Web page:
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How does one feel after doing something good for others? Perhaps they volunteered to help out in society or helping a needy person on the street. One would agree that such kind gestures and more have a way of adding a warm glow in life, at large. What’s more, studies have suggested that helping others does the brain well. Of the many benefits, below are some significant ones that are more in the spotlight;

Reduced Stress Levels on the Brain

Primarily, fMRI scans show how some parts of the brain react when people help others. Interestingly, much cannot be said when receiving support from someone. Researchers established that when individuals participate in solving math problems, the ones who help others understand various concepts have decreased activities in the brain areas that cause stress. These include the right anterior insula, the dorsal anterior cingulate cortex, and the right amygdala. However, individuals receiving support on the various tasks do not present any activity in the brain’s stress regions; hence are prone to being affected by stress.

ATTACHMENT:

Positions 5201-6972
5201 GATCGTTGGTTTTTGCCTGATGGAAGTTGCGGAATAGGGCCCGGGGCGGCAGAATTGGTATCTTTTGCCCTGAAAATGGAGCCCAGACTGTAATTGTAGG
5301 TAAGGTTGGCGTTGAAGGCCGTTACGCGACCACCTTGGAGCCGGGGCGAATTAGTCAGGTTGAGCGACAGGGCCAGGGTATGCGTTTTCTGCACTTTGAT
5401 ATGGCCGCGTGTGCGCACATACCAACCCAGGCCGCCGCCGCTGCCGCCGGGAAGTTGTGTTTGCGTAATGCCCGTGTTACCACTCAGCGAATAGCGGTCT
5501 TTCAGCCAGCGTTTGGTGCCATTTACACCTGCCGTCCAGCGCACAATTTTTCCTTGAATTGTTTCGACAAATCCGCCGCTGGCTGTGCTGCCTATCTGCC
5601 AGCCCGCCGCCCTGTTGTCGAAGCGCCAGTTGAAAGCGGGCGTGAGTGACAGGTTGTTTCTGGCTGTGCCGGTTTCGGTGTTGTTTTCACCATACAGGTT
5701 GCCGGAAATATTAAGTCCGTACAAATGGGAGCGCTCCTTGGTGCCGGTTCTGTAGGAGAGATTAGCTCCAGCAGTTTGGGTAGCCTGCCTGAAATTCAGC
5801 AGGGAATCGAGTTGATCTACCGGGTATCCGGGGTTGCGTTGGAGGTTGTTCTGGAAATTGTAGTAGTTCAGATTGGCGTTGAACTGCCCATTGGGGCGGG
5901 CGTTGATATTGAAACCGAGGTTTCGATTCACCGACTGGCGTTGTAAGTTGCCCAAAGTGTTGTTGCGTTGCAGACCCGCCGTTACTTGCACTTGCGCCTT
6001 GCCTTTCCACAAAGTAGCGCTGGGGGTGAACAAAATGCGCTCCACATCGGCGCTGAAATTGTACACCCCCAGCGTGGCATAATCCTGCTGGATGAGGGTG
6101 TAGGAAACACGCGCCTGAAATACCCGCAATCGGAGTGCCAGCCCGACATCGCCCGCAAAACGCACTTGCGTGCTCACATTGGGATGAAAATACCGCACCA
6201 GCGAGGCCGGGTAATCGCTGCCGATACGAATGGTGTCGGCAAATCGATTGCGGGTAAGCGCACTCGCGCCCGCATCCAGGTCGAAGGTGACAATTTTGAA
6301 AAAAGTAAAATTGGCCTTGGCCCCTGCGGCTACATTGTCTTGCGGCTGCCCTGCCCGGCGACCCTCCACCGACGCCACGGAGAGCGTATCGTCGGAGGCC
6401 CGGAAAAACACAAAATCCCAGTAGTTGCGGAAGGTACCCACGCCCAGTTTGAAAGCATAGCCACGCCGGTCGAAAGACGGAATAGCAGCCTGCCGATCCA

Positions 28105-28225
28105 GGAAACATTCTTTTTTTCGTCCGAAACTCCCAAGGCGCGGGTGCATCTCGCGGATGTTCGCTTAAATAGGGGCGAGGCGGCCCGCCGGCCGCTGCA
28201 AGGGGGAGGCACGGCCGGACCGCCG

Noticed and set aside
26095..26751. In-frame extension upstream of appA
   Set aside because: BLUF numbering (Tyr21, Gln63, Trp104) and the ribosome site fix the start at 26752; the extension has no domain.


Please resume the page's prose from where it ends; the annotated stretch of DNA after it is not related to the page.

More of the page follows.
Increased Reward-related Activities in the Brain

More to neurology, research also pinpoints ways in which people who help others help themselves. It creates a win-win situation whereby individuals give social support, and in turn, they benefit health-wise directly. While the receiver may experience ultimate physical and emotional benefits, the giver enhances his health in particular regions of the brain. The right and left ventral striatum, for instance, experience more activity for reward-related behavior during affiliative tasks.

Activities Related to Caregiving in the Brain

The septal area of the brain experiences specific activation. In essence, caregivers have a lot to think about when looking after weak people like children and the elderly. They have to sacrifice their routines, free time, careers, and other obligations, to accommodate the individuals` needs. They influence their brains` functions since they have control over the care and support to give.

The Wrap Up

In essence, the overall benefits of volunteering to help people exceed the aspect of feeling appreciated or improving the living standards of other individuals. People tend to miss out on the fact that they also benefit from their kind actions significantly. As everyone today is seeking every aspect that would improve their mental health, they should consider helping others for peace of mind, well-being, and survival.